In his 1968 U.S. Army training at Fort Lewis, Washington, Grady was housed in World War II-era barracks like these still standing at Joint Base Lewis-McChord. There were once 5,000 of these buildings. Now there are 2,000, and those are slated to be demolished in the next two years. Nearby are huge, modern, multi-story dormitories, like those on a giant college campus. Photo by Julie Titone
The barracks are an important setting in the training chapters of "Boocoo Dinky Dow: My short, crazy Vietnam War." In this drawing, Grady depicts himself and a fellow trainee peering down at other men who are carrying footlockers as part of discipline meted out by the drill sergeant.
Grady Myers, aka "Hoss," never made it to the Charlie Company reunions, which began in 2006 as part of the annual Veterans Day festivities in Branson, Missouri. But he would've loved the spirit ... and probably have designed a logo. Shown here, from left, are Butch Mauldin, Andy Day, Bob Robbins, Frank Wernet, Van Dyne Waugh, Robert (Bud) Langan, Pat Carnes and Teddy Fisher. Butch, Andy, Bob, Bud and Teddy were involved in the March 9, 1969 ambush in which Hoss was wounded.
Frank Wernet, Van Dyne Waugh and Bob Robbins carry the Charlie Company banner in the parade. You can learn more about the unit's history at its website.
Bud Langan was injured in the same ambush as Grady. And now he's riding about in a big red wheelchair -- just like Grady did in his last few years. In the reunion pictures provided by Bob Robbins, Bud has a huge grin on his face.
Ever since the war, Alan Lee has wondered what happened to Grady Myers, the big guy with thick glasses who went through advanced infantry training with him in the fall of 1968. Every so often, he'd try to find Grady. When he went to Boise, Grady's hometown, he'd check the phone book looking for his name. He even looked for Grady's name among the dead and missing listed on the Vietnam Veterans Memorial when a replica of the Wall came to Lewiston, Idaho.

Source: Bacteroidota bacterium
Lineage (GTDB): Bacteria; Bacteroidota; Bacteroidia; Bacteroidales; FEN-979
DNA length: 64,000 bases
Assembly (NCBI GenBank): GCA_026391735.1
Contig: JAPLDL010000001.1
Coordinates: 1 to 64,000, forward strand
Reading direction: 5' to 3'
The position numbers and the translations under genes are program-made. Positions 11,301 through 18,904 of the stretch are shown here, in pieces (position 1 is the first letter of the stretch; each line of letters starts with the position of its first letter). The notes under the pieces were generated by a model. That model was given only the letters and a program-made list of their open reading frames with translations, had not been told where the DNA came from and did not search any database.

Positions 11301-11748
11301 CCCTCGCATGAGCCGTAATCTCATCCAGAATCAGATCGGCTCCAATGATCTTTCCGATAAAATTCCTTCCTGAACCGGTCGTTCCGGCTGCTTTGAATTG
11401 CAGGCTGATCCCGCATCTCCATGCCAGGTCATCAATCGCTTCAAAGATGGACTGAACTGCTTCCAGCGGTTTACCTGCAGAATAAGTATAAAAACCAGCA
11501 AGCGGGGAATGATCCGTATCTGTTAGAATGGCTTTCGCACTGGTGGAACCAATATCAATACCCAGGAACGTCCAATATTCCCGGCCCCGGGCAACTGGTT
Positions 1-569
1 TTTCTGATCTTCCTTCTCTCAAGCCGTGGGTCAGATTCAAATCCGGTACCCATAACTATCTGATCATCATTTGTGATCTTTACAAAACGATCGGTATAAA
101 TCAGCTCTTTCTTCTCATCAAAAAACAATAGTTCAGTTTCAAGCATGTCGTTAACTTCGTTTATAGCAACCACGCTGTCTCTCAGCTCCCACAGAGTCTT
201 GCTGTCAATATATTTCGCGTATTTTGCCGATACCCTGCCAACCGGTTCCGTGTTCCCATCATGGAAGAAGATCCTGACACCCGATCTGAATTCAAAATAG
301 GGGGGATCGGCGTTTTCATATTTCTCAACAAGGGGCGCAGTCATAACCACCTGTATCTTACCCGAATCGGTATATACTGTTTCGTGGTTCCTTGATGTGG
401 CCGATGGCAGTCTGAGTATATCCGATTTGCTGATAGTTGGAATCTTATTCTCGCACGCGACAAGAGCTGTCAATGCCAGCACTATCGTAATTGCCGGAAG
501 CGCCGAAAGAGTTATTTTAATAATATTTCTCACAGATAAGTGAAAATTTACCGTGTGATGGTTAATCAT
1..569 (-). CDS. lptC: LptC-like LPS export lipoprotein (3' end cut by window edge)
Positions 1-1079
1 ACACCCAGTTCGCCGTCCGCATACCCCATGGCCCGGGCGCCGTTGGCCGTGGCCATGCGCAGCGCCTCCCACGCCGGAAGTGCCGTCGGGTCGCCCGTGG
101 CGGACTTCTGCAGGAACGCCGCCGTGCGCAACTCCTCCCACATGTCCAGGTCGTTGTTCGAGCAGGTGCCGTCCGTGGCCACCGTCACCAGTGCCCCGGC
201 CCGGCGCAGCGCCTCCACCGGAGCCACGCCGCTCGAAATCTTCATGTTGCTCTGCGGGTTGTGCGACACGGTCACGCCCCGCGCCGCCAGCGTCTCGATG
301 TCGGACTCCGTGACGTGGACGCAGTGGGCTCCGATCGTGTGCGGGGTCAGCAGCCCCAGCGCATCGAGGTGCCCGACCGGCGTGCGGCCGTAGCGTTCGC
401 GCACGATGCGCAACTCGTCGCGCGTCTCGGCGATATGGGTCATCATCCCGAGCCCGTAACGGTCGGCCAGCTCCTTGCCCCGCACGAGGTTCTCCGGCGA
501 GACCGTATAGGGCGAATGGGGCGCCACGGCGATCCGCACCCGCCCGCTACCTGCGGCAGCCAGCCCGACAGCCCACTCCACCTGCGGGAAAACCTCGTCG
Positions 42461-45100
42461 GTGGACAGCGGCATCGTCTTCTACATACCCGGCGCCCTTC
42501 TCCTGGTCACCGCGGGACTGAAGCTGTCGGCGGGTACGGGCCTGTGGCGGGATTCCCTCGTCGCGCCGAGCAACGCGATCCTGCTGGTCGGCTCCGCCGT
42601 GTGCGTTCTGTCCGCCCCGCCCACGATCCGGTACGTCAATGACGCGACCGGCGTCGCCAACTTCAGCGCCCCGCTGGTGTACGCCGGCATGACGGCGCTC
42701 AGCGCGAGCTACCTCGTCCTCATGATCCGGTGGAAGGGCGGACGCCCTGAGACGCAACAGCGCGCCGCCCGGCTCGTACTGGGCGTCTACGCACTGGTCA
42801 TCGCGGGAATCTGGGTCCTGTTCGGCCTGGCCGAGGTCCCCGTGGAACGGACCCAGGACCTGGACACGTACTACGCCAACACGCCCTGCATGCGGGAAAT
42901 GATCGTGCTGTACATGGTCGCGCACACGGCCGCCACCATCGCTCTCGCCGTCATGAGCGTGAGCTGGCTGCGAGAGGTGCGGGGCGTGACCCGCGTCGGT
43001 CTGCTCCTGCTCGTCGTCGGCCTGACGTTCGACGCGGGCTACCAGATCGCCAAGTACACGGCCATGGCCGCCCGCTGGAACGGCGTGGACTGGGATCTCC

Lewiston is where Alan has lived all of his life. He was reading the local paper recently when he saw this photograph of Grady, just as Alan remembered him. That's when he learned Grady had survived the war. The picture illustrated an article about "Boocoo Dinky Dow" that was published before my book reading in nearby Clarkston, Wash. Alan had to work that day, but his wife came and asked me to sign a copy of the book for him.
Alan and I chatted on the phone this week. After expressing his sadness that Grady had died last year, he told me what he remembered about Grady. One thing was that Grady was always hungry -- most of the guys were during training. The food, in Alan's words, "wasn't the best," and Grady describes in the memoir how men were never given enough time to finish what was on their plates. One time, the trainees got a rare chance to leave Fort Lewis and couldn't wait to chow down on restaurant food. "We went to get hamburgers and Grady ordered three of them," Alan said.
Unlike Grady, Alan was wasn't wounded in Vietnam. Still, he said, "It was a tough year." Looking back, he doesn't know how he handled the living conditions, including constant dampness. "Once, I wore the same clothes for 63 days." The only thing he changed was his socks. "They would drop us clean socks from helicopters."
That was one thing soldiers in Vietnam all had in common ... counting days and hoping to survive to 365.
Julie Titone is co-author of the Grady Myers memoir "Boocoo Dinky Dow: My short, crazy Vietnam War." Grady was an M-60 machine gunner in The U.S. Army's Company C’s 2nd Platoon, 1st Battalion, 8th Regiment, 4th Infantry Division in late 1968 and early 1969. His Charlie Company comrades knew him as Hoss. Thoughts, comments? Send Julie an email.